Love them. Hate them.  There is truly no escaping them.  We're talking about Hallmark Christmas movies - those feel-good,  made-for-TV films that first hit the airwaves over 20 years ago with a random sporadic program or two.  Fast forward to 2021 and the entire schedule of that network is consumed with Christmas films this time of year - wall to wall.

And, if it seems like they run Christmas movies all year long - that's because they do, almost.  The 2021 season started in the middle of October.  If the network holds to its usual operating procedure, the shows will run well past the December 25 holiday - until sometime in January. The network also often airs special "Christmas in July" events - with weeks worth of - you guessed it - Christmas movies. It's no wonder people feel like the supply is never ending.

The pandemic was especially generous to the Christmas movie schedule on Hallmark; in an effort to provide comfort to those of us sheltering at home, the network amped up the schedule and it seemed like these holiday-themed films aired all year long.

Nothing against fans of these holiday fairytales, but even they would probably admit (if pressed) that the plots of these films come down to one generalized story:  Successful person (usually female) who has moved to a larger city, needs to come "home" to the smaller town they grew up in for some reason - always near the Christmas holiday.  While back in town, the lead character bumps into someone they used to know from long ago.  Some unforeseen problem arises that makes the two newly-reunited characters spend time together (often grudgingly at first). Usually it's because a long-loved "something" in their hometown (an event, a store, a restaurant, etc) is at risk.   A romantic relationship ensues - albeit tentative.  More problems come up.  The lead character needs to abandon the small town "home" they just started to love again as problems in the "big city" come calling.  Once back in their normal daily routine, they realize that they truly love the small town, the people, and - perhaps most-importantly - the person they were recently reunited with. The final scenes always see our star couple - and the town - live happily ever after.

Fireplace with Christmas decoration
Ryan McVay

The sameness of the plots of each of these films and the vast quantity in which they air on TV got me to thinking:  what if Duluth-Superior (the Twin Ports) was the location of a Hallmark Christmas movie?  We all know that the plot would follow its usual form, but what location-specific landmarks would factor into the storyline?  What things that are unique to our area would play a role in the storyline?

Here's a look:

The Christmas City of the North Parade / Bentleyville:  If you're scripting a Hallmark Christmas movie, you need a long standing tradition that's in danger of disappearing.  If our Twin Ports was the location, then there would be no greater or loved holiday tradition than the Christmas City of the North Parade or Bentleyville.  A plus:  both would offer plenty of festive backdrop for the story to unfold.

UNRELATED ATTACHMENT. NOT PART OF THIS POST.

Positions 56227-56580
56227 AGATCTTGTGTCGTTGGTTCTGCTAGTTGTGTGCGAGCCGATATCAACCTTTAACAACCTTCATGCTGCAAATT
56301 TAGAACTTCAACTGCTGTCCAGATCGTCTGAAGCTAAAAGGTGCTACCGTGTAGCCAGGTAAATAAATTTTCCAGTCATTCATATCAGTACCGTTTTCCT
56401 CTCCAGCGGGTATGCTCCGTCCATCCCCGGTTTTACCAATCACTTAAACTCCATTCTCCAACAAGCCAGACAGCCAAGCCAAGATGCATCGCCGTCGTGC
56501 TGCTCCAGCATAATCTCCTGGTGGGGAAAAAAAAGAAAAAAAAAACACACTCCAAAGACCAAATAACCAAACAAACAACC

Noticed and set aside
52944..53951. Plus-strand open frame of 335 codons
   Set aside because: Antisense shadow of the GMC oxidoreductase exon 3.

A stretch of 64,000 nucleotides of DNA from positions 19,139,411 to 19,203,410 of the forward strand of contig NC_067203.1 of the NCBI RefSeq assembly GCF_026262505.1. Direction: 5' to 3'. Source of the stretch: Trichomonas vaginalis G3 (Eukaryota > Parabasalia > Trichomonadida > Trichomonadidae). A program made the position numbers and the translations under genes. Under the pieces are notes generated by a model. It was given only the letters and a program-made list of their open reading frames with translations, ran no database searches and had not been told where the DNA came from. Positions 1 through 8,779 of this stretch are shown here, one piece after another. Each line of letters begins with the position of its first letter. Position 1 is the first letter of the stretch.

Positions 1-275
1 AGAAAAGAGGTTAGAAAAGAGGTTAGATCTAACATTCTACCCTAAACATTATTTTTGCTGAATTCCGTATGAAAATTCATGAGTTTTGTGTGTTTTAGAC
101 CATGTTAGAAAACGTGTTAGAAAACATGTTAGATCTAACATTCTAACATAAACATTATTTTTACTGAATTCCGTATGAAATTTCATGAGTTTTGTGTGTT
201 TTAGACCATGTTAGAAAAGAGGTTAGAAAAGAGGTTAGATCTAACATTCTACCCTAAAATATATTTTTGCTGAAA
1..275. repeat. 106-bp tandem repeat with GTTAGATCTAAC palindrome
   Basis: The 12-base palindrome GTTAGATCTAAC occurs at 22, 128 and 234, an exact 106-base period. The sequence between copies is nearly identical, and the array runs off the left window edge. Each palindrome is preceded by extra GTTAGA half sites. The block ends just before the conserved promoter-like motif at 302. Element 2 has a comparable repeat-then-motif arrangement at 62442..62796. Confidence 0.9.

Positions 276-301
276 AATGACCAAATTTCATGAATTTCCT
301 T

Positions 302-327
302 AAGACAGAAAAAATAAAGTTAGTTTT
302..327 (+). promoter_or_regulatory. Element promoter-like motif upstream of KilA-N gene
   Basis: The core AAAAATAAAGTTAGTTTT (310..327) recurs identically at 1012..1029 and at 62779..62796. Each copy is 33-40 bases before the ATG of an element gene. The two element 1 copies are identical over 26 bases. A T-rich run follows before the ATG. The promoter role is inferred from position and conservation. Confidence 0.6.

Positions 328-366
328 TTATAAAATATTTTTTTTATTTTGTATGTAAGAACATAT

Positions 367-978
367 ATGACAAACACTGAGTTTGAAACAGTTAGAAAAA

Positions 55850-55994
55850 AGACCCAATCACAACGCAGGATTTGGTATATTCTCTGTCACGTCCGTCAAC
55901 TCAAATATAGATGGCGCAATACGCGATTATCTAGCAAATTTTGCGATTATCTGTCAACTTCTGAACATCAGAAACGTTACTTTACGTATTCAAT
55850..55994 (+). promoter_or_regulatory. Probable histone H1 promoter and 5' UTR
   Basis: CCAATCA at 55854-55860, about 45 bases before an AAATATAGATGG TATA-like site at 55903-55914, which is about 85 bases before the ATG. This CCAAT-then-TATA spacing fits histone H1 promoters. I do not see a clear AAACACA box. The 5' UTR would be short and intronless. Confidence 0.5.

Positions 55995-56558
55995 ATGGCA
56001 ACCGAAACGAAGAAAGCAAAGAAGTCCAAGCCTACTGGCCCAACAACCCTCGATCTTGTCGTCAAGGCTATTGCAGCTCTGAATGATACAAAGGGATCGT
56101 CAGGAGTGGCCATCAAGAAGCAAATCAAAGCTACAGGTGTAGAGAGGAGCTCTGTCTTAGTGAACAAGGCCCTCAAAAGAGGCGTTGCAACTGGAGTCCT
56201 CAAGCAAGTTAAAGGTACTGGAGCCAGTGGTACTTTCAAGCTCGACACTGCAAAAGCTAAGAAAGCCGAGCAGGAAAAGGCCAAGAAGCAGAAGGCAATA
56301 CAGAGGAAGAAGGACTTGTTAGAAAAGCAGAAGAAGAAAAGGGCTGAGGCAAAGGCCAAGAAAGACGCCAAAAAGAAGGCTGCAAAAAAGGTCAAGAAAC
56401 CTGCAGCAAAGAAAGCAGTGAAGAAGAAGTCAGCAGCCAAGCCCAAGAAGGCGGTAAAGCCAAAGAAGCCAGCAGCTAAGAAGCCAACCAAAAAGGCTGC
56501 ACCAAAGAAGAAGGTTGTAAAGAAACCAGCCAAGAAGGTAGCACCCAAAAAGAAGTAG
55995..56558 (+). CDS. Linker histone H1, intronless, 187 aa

Snowy street with Christmas tree in Helsinki, Finland.

Aerial Lift Bridge:  What more picturesque setting is there in Duluth than the Aerial Lift Bridge.  The locale would be perfect for the "first kiss".  Or, the reunion scene.

Enger Tower:  Just like the Aerial Lift Bridge, Enger Tower just naturally presents itself as the perfect setting for a romantic love scene in our fictitious movie.

Canal Park:  As Duluth's most-visited tourist destination, the popular part of town would definitely have to play a part in any holiday-themed Hallmark film set in our area. The DeWitt-Seitz Building would also be a perfect setting for a fictitious shop from the movie to be set in.

Outdoor Ice Skating:  Twin Ponds.  Bayfront.  The Municipal rinks.  Clyde.  One thing we're blessed with in the Duluth-Superior area:  outdoor skating rinks.

Glensheen / Fairlawn:  The vintage wonder of both of these mansions is exceptionally accented with the Christmas decorations; I could see both of these locales playing a role in the Twin Ports storyline.

Rear view of young couple at Christmas tree lot.
Eyecandy Images

Christmas Tree Farms:  The Northland is home to a variety of small, family-run Christmas tree farms.  Any of these would make perfect locale shots for our film.

The Long-Lost Restaurants:  Many in the Twin Ports love to reminisce about their favorite landmark restaurants that are no longer around.  The Flame.  The Bellows.  Chinese Lantern.  Elbo Room.  Everyone seems to have a favorite that's no longer around anymore.  Many Hallmark films focus on these sort of long-lost places or their recipes.  Duluth's history has a lot to offer in this regard.

A small-town Christmas display centered around the village gazebo

Spirit Mountain / Mont Du Lac / Lutsen:  Every Hallmark holiday movie needs a snowy activity.  Our area is blessed to have a few ski hills that naturally lend themselves to an afternoon (or evening) activity for the couple in our storyline.

The Iron Range:  With its small towns and unique holiday traditions, the Iron Range offers a great "get away" location for the story's couple.  Maybe they visit the Christmas village in Biwabik.

Christmas shopping
Roman Milert

So now that we've established the settings and landmarks for a Duluth-Superior-based Hallmark holiday movie, all that's left is writing the storyline and production.  And then it can air 80 times between now and Christmas!

TOP 10: The best holiday TV specials of all time, ranked

LOOK: See what Christmas was like the year you were born

LOOK: 15 Unconventional Christmas Albums From the Past 50 Years

More From KOOL 101.7